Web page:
Thursday, December 2, 2010

Advice From My Mentor – Problems vs. Opportunities

As I continue to reflect on the advice and sayings of various people who have mentored to me over the years I can’t help but notice how their words have helped shape and mold my leadership skills and life in general into what it is today. Tony, the Plant Manager of the Kraft Foods plant I worked at, was one of my earlier mentors I find myself quoting often. One of his favorite sayings was:

“There is no such thing as a problem, only an unsolved opportunity.”

When I would come to him with a problem I can still clearing remember him saying, “Now Larry, you know there is no such thing as a problem only an unsolved opportunity.” Then he would say “What we need to do is work on this opportunity.”

I can remember getting so frustrated with him that one day, in a management meeting, I fired back at him; “No Sir, This is a DAMN problem” He looked at me and said we would deal with it later and continued with the meeting. After the meeting was over he called me to his office and we dealt with it.

Tony was the kind of mentor that you really learned to appreciate. Every moment to him was a teaching moment and his calm demeanor would put you at ease and in a frame of mind to learn. Once again he proceeded to explain to me what he meant by problems vs. opportunities.

A problem is something or someone who presents a difficulty or obstacle for you to overcome. It has a negative connotation and tends to direct your actions to a negative response. Most often this also leads to less than desirable results.

An opportunity offers you a chance to achieve or excel in accomplishing a task. By defining the “problem” as an opportunity you change it from a negative to a positive and you begin to approach the solutions from this positive point of view. Usually this will result in a positive and successful outcome.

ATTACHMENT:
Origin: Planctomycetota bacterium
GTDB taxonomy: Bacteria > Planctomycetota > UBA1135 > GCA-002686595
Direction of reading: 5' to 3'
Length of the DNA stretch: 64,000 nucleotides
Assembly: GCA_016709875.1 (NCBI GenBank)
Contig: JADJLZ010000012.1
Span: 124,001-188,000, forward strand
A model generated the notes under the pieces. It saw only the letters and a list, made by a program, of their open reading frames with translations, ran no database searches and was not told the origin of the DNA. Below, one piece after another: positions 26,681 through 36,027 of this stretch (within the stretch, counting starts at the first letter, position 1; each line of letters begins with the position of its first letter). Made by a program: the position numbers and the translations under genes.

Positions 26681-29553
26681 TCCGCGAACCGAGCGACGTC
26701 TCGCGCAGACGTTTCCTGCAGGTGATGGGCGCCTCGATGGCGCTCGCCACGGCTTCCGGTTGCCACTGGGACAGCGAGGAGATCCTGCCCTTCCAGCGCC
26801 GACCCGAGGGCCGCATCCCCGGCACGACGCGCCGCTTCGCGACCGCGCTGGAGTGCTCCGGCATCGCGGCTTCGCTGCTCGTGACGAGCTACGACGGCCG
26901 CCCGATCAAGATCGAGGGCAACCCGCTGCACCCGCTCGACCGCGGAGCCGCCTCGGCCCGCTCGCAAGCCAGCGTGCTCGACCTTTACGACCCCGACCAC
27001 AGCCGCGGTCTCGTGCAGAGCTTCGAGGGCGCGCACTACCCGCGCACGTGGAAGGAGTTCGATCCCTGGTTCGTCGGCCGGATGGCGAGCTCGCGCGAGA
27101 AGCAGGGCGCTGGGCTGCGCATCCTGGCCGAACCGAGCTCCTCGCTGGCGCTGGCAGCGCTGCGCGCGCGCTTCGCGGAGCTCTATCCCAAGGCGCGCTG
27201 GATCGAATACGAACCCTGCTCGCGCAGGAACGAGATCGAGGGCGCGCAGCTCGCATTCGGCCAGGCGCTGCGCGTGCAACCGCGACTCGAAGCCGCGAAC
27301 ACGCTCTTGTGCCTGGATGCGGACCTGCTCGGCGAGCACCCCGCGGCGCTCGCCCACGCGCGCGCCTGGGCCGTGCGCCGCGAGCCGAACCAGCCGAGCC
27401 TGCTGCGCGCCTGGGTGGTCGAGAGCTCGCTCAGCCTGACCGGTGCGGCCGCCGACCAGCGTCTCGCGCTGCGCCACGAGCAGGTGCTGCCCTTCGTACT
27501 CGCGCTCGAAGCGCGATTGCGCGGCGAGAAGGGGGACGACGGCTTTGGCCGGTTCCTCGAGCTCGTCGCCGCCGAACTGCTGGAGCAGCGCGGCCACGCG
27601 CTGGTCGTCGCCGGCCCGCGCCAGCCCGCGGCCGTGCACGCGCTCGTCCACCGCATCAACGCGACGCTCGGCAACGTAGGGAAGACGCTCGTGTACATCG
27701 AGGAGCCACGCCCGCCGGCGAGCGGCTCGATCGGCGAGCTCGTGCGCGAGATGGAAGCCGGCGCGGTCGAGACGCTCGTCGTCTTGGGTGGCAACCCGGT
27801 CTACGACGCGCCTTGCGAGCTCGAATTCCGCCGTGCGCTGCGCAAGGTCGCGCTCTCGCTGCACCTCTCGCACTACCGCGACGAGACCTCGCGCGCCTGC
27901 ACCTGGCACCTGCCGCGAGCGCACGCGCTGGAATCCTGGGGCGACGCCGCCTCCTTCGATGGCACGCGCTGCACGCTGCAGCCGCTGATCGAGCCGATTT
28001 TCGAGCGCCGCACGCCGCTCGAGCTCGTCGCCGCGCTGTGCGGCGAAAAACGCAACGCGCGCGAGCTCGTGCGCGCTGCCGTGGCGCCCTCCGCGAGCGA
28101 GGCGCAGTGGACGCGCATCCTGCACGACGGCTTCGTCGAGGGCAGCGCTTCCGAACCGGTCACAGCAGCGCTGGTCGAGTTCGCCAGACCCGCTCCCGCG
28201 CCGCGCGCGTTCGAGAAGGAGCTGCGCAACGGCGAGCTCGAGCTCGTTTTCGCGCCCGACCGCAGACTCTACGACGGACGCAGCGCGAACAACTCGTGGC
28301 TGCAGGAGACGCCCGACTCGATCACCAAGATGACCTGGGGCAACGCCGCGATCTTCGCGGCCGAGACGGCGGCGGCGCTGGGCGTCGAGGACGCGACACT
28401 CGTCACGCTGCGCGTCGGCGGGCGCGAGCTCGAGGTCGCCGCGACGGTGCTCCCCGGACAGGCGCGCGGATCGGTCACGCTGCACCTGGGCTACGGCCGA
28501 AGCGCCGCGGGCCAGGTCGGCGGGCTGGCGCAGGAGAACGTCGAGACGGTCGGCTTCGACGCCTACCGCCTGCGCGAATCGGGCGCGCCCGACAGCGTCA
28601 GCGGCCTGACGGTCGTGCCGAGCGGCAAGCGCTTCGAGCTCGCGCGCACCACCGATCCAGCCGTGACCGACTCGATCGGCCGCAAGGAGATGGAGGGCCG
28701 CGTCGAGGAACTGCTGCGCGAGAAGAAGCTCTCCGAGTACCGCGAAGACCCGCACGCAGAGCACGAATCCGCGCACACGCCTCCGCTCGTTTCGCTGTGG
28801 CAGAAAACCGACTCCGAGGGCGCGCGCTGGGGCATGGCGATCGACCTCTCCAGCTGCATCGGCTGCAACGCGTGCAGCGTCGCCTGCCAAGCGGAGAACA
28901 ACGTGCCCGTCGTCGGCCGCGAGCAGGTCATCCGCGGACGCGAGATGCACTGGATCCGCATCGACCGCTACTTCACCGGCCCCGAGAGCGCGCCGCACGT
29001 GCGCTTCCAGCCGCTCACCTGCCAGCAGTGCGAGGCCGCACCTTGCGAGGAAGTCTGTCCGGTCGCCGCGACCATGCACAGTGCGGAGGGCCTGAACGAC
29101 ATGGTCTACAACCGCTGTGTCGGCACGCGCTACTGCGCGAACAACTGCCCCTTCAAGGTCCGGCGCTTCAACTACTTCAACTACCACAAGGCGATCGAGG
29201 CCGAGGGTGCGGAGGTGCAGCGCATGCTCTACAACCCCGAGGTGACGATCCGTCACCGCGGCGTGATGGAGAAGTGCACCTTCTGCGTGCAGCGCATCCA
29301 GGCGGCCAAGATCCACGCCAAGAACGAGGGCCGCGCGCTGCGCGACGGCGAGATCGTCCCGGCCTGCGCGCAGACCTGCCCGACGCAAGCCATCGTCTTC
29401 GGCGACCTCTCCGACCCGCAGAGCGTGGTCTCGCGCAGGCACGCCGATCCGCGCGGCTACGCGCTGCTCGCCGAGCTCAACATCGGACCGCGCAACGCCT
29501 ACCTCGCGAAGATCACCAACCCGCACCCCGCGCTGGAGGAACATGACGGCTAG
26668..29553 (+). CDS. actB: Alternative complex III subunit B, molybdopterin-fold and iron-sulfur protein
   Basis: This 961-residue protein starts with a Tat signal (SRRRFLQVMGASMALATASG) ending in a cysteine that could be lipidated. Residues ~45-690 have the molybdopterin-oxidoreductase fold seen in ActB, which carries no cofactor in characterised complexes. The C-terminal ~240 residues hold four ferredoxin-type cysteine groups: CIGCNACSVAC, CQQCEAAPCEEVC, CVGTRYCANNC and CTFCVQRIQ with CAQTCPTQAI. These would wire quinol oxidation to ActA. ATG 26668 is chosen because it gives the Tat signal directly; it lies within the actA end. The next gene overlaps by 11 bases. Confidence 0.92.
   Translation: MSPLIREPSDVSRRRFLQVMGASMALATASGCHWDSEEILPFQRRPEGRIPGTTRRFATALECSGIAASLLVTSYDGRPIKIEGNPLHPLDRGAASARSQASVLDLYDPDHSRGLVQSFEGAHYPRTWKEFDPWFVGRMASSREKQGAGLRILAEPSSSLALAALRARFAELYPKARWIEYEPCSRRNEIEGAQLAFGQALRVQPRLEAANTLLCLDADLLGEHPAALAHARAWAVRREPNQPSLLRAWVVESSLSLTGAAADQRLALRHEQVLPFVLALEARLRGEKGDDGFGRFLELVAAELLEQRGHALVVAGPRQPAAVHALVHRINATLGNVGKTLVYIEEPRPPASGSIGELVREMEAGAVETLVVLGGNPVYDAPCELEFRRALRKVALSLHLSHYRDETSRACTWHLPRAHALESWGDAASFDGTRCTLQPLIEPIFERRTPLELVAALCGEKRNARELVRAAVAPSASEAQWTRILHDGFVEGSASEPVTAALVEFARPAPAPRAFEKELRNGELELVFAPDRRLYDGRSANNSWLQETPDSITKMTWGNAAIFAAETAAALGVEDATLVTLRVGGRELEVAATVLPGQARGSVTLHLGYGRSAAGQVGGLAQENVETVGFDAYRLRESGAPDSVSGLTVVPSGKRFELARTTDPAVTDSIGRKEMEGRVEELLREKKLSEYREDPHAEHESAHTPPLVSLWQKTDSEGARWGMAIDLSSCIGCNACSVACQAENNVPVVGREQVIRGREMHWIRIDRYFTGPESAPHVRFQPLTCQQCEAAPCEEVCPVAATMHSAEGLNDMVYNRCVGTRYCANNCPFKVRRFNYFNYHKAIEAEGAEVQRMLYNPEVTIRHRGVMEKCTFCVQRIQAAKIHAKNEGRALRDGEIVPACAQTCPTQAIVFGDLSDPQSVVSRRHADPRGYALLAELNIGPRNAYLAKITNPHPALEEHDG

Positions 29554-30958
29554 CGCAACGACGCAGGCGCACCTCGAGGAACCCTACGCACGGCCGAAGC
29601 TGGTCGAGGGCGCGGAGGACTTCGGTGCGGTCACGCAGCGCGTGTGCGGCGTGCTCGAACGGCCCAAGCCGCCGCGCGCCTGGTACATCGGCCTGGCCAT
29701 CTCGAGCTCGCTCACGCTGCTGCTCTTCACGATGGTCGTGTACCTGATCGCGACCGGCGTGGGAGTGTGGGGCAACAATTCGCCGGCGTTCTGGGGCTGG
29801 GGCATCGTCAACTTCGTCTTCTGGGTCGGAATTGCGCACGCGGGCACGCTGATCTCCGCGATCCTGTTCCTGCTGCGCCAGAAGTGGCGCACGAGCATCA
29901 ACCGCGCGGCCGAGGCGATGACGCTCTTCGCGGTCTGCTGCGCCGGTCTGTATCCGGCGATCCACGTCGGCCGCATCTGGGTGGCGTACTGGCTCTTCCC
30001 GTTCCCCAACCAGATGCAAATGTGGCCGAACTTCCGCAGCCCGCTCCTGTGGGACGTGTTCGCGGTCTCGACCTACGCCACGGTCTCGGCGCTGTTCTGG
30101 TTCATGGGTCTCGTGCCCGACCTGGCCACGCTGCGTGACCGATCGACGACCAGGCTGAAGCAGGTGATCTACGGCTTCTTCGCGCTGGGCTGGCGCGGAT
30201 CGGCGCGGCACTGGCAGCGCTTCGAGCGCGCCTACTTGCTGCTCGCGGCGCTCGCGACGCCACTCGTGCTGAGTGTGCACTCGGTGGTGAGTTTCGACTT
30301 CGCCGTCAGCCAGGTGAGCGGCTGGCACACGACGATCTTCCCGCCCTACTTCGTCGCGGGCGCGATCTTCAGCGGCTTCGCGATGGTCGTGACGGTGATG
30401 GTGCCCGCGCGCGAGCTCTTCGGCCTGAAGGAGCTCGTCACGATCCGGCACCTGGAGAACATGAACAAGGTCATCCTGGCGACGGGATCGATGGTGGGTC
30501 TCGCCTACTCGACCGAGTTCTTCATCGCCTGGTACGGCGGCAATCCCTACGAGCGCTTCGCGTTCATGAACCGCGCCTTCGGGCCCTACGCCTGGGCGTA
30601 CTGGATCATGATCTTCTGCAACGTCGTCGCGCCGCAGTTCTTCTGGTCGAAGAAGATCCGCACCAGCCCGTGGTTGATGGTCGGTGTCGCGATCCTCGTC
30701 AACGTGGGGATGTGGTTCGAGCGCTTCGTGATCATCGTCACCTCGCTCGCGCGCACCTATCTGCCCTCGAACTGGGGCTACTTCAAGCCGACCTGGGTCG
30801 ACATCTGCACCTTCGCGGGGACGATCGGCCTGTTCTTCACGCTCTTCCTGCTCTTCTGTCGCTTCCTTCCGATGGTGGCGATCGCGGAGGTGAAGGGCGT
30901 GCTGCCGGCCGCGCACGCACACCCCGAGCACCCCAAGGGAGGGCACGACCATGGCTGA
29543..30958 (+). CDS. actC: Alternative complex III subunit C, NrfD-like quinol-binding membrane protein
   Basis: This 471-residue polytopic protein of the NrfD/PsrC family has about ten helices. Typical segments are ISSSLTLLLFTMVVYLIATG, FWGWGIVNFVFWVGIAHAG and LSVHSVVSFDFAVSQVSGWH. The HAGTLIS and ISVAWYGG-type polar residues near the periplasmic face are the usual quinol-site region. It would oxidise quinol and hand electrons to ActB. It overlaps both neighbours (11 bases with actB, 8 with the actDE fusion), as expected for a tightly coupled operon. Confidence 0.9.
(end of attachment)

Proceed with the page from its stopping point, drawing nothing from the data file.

So how do you change a problem to an opportunity? As always the first step is to define the issue. You need to break it down to it’s fundamental parts and clearly state each one. This is an important step because you do not want to focus all your efforts solving the symptoms while failing to identify and address the root cause of the issue.

Once you have defined the issues you need to identify the opportunities that are associated with them. By changing your focus from problem solving to opportunity capitalization you change the goal from a negative to a positive solution. Granted, this is not always an easy exercise. This is one of the times when you may need the help of a peer, supervisor, or a mentor. I have often found another person’s viewpoint and/or questions will help me come up with the best course of action.

Once you have developed a plan of action then implement it, emphasizing the positive aspects and outcomes. This can turn what was a “problem” into an opportunity to excel and achieve your goals. If the issue is employee related then you both have the opportunity to grow and achieve by turning a potential win-lose situation into a win-win victory.

This was Tony’s goal in making his problem vs. opportunity statements when you came to him with a “problem”. His plan was to make you dig for the opportunities in every issue and work toward solving them. He was always there with thought provoking questions and directions to help you work through any issue.

This is how I have tried to approach issues throughout my career in management. Usually I have been very successful at turning negatives into positives with the results being recognized as achievements and accomplished goals. As a manager I have tried to apply these same principles when I am working with my team attempting to overcome an obstacle. By teaching them to view “problems” as opportunities they can achieve their goals with a lot less stress and a lot more success.

By focusing on the positive you can easily see how “There is no such thing as a problem, only an unsolved opportunity.”

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